A funny thing happens to me after each Web 2 Summit – I tend to curl up for a week or two and shut down my idea receptors. It takes a ton of output to curate the show, and then running it for three straight days is rather like running an intellectual and social marathon. You’re “on” the whole time, scrambling backstage, pretending to have it together onstage, greeting amazing minds, cheering them on, delivering what I hope will be thought provoking interlocution, and, of course, remembering to thank everyone for giving so generously of their time and treasure.
So when people ask me what I thought of the show, or what the key themes were, I usually have something of a blind spot. I can remember everything up to the start of the event – all the preparation, preproduction interviews, the endless research, etc. But once we kickoff (in this case, with an interview with Sean Parker), it goes kind of black. My next memory is usually the final cocktail party on day three. I know my Dad and my wife are usually there, and I know I have a fine bourbon in my hand. And I’m happy. And I want to sleep.
Which I’ve done a lot of these past two weeks. But this last show was too rich to not review a bit, in particular for themes that should inform our collective decisions as we move our industry forward. In this post and I hope in others this Fall, I hope to outline some of those themes.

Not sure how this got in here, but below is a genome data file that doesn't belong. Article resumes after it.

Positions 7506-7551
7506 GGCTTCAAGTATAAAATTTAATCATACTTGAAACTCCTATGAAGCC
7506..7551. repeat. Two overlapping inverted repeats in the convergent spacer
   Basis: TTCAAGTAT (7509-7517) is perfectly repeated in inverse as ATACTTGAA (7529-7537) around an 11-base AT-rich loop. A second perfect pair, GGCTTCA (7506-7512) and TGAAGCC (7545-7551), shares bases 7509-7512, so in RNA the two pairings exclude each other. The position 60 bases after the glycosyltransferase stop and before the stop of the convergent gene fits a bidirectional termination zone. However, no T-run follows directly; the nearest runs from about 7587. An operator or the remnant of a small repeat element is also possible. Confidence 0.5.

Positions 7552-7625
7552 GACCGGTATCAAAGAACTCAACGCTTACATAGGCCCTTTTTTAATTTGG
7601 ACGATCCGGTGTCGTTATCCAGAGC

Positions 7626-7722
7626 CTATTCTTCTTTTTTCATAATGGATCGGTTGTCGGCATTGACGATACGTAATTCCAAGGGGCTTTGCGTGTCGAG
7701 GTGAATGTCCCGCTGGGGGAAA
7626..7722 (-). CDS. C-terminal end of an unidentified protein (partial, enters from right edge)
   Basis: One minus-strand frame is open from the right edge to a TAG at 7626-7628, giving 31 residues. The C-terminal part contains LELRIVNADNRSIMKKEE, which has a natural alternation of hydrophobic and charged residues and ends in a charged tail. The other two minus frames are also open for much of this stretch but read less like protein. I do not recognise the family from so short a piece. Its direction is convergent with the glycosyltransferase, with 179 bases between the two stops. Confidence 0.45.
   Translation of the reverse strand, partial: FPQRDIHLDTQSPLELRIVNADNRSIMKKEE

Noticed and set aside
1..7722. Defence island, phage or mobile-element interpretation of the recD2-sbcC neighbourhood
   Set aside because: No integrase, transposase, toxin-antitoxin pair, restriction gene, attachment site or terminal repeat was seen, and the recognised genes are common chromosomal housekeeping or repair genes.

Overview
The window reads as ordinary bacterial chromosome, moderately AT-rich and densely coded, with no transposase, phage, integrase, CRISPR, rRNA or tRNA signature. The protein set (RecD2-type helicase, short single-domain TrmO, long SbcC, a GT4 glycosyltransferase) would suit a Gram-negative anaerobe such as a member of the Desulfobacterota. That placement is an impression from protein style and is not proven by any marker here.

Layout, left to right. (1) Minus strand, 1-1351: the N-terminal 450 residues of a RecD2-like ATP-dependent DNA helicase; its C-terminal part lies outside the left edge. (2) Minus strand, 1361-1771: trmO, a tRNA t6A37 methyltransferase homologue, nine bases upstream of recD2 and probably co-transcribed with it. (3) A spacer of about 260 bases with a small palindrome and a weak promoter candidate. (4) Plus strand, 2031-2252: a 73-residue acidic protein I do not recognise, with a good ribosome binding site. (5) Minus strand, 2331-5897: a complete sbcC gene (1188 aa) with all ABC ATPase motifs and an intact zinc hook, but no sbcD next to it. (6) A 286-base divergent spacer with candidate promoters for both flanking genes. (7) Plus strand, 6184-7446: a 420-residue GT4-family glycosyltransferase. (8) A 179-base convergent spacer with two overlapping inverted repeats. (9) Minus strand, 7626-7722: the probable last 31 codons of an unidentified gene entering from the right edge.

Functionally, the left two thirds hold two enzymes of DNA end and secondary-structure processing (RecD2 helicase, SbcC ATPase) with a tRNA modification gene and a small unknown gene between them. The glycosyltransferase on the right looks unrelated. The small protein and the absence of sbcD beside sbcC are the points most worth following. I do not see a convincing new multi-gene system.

The first one that really jumps out at me is one I’ll title “You Are The Platform.” That phrase was used by Mitchell Baker, Chair of the Mozilla Foundation in her talk at Web 2, and echoed by Jeremie Miller, founder of Singly and the Locker Project. But before we get to those two, I want to start with Chris Poole, founder of 4Chan and Canv.as, where he outlines a problem with how we currently think about who we are online.
Poole argues that identity is prismatic, and that both Facebook and Google force a “fast food” approach to identity – one size fits all. “They shouldn’t set the bar” for what identity is, Poole argues, “we should.” (Each of the videos below are just five or ten minutes).
How do we do this? Baker argues we have to take control of our data, away from a “20th century factory model,” where the platform for our data is highly centralized (IE on Google, or Facebook, Amazon, or Twitter). She asks us to think differently about managing our data:
In short, Baker suggests that we should each be the platform for our own data, determining how it’s used and in what context, depending on the kind of data (health, social, family, interests, etc).
Sounds great, but how do you operationalize such a concept? It sounds like a lot of work. That’s where Jeremie Miller comes in. His company, Singly, and associated Locker Project is an audacious attempt to “put the person at the center of the data.”
Singly and the Locker Project are in the early days, and the chances they won’t work are probably high. But the approach they augur, I believe, must ultimately become reality. This concept of “you are the platform” is really, really important, not just technologically, but socially, politically, and culturally. Watch this space.